Once in grammar school, I stood, embarrassed and alone, in front of a class while reading an essay on a woman I would most like to emulate. My heroes at the time were Margaret Mead, Elizabeth Cady Stanton and Judy Blume. I was a good girl, a smart girl, a kid who got As, a student who wanted to be a writer, an artist with doodles all over my notebooks. I played guitar and went to church and had lots of friends. But in that essay, I told 32 other students that I wanted to live out the glamorous life, be married multiple times, have a big job that earned me lots of money and have cars and fur coats. I was quoting a song, recalling a fancy relative who I adored and ignoring all of those instincts and inspiration that whispered inside my mind while I wrote the words I thought would impress my classmates.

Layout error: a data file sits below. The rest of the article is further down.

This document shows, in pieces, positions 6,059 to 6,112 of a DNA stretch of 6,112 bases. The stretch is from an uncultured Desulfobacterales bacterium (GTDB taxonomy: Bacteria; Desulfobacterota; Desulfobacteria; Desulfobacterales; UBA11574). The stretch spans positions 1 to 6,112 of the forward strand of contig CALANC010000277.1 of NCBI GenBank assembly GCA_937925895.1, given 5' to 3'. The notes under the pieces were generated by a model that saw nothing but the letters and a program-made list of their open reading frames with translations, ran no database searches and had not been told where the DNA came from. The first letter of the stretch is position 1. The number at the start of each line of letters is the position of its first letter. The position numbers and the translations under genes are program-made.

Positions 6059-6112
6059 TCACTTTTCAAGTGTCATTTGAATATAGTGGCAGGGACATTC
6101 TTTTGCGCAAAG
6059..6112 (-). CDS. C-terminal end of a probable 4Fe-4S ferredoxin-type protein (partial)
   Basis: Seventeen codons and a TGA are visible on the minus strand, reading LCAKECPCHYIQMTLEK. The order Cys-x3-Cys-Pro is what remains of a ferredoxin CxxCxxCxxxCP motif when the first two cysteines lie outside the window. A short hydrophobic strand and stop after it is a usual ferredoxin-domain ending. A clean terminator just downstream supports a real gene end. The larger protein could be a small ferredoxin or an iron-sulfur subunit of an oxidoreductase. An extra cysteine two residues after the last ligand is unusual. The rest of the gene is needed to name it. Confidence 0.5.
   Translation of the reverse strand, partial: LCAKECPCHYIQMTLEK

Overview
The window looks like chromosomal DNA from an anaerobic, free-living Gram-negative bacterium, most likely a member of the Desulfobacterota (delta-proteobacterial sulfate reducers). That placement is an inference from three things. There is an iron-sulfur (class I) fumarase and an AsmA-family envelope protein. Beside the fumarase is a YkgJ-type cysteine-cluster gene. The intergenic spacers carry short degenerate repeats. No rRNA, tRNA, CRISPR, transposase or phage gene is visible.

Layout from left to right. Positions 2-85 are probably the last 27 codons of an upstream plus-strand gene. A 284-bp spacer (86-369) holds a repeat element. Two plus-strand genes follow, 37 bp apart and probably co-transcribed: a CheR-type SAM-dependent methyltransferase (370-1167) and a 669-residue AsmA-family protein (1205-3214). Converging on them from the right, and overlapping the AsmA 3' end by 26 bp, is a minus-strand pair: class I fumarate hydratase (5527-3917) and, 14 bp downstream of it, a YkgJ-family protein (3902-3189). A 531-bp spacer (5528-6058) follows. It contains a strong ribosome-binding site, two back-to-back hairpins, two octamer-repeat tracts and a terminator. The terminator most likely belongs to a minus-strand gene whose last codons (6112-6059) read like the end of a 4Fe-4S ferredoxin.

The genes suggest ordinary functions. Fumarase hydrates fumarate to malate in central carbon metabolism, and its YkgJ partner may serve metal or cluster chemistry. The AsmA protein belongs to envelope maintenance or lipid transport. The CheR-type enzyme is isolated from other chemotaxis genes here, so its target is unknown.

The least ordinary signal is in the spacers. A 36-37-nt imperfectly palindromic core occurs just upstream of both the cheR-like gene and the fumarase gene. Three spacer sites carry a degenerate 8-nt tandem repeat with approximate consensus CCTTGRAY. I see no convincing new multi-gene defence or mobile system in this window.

They laughed at the ridiculousness of it all. And they were right. I liked fancy stuff, which was as fine then as it is now, but I knew better. I knew myself —and the work of women who moved me, who made me think, who changed the world — better. I slunk into my seat, crammed the essay into my notebook and tried to forget the humiliation I felt. But I haven't.
Years later, I wrote another essay, this time as a part of high school applications, about the ways Margaret Mead's work made me think differently about my life as a girl growing up in Chicago. Years after that, I made women the focus of my graduate studies, then taught it at two different colleges. And in those classrooms and texts, I learned about many more women whose lives have opened my thinking even more, whose works have pushed me forward in being a woman and a scholar and a person unafraid to claim my heroes.